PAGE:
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Clinician Trains Horses To “Think”

“It’s what I see arranging inside the hide and hair that tells me when to quit and when to add pressure. My pressure is only to encourage her to think – she’ll take care of the rest.”


Ahorse that won’t jump into a trailer easily can be a real pain in the fanny.

Instead of reaching for a whip, yelling or getting into a tug of war with the horse, clinician Lee Smith takes a patient, relaxed approach to trailer breaking.

“I want to put the horse in a position where what I want to have happen becomes her idea,” said Smith, in a demonstration at the three-day Horse3 educational event at Brandon’s Keystone Centre April 18.

By working patiently with the horse, and paying close attention to the “slightest change, the slightest try,” the expert horse trainer from Wickenburg, Arizona was able to trailer break a mare that – prior to the session, had only ever been driven onto a trailer like a cow – in less than an hour.

Smith’s strategy is to make it easy for the horse to do what it’s supposed to do, and difficult for it to do the opposite, without resorting to any obvious use of force.


When teaching a horse to do something new, the trainer’s skill depends on his or her ability to perceive the animal’s attempts to comply, no matter how small or fleeting they might be, with the aim of building on each incremental step further toward the goal.

Directing the feet means looking beyond the “hide and the hair” to see what the horse is thinking, which is indicated by the presence of tension in the muscle and when it’s relaxed. When applying gentle pressure to force a reaction from the horse, the trainer must give the animal time to respond within its comfort zone, Smith added.

“It’s what I see arranging

inside the hide and hair that tells me when to quit and when to add pressure. My pressure is only to encourage her to think – she’ll take care of the rest,” she said.

“The interest of the horse, to me, is everything. I don’t like the feeling of when a horse is afraid of me. It might have to happen before he understands, but I’ll adjust my presentation to get a different result if I can.”

When the horse indicates that it wants to back away from the trailer, Smith lets the horse move away for a moment, but then brings it back into position in front. When its attention wanders, she bumps it under the chin gently to bring the task back into focus.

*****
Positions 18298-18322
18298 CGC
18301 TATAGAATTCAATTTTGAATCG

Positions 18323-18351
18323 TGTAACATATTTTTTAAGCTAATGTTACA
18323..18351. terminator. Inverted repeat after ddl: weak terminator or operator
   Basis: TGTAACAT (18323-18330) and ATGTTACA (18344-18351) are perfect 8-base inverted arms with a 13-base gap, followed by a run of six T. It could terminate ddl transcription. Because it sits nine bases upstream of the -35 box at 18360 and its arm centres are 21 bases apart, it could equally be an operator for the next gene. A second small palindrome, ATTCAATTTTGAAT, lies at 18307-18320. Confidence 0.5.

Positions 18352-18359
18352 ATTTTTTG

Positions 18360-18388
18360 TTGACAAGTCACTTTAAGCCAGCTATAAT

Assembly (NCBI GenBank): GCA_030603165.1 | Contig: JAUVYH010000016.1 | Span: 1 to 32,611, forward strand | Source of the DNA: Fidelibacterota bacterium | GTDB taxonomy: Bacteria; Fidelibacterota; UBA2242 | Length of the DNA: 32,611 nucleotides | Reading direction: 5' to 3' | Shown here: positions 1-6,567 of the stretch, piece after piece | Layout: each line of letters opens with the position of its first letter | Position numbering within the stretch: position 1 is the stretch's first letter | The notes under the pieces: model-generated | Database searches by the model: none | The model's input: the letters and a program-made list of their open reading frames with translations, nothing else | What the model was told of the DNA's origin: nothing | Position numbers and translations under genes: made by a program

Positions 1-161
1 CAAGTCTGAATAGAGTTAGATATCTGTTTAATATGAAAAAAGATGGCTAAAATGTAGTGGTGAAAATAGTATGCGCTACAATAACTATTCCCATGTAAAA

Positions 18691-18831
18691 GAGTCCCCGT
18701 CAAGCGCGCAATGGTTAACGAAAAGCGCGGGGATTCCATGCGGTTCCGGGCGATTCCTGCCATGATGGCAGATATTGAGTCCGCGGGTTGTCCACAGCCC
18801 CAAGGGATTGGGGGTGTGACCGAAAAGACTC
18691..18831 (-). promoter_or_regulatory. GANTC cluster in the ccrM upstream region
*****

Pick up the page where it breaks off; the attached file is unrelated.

“I’m not asking the horse to load, I’m asking her to get

ready to load. I leave her be when she’s trying,” she said. “Sometimes people don’t realize that the horse might step back before he goes in. How many of you would take a step back before you step up in this trailer?”

Because the horse is a prey animal, its greatest fear is of being trapped, added Smith. With that in mind, once the horse makes its first timid attempt to climb up into the trailer, it should be allowed to walk back out immediately whenever it wants until it is totally comfortable with the whole process.

That flexibility on the part of the handler lets the horse build confidence, and trust that something bad won’t happen if it goes inside. Eventually, the horse will show a willingness to stay inside the trailer for longer periods of time, and move freely in and out, without hesitation.

“It’s her idea. I only support or direct it,” explained Smith. “If I put you in my car and then I didn’t let you get out, would you want to get in the next time I asked?”

Taking the time to do it right, and using a patient attitude with horses gives the animal room to learn a new task, she added, and in the long run ends up saving the owner a lot of grief and frustration.

“When I was a kid, we didn’t teach them how to load. We just took the butt rope out and stuck them in there. So that horse never learned how to organize his thoughts to get in the trailer.” [email protected]

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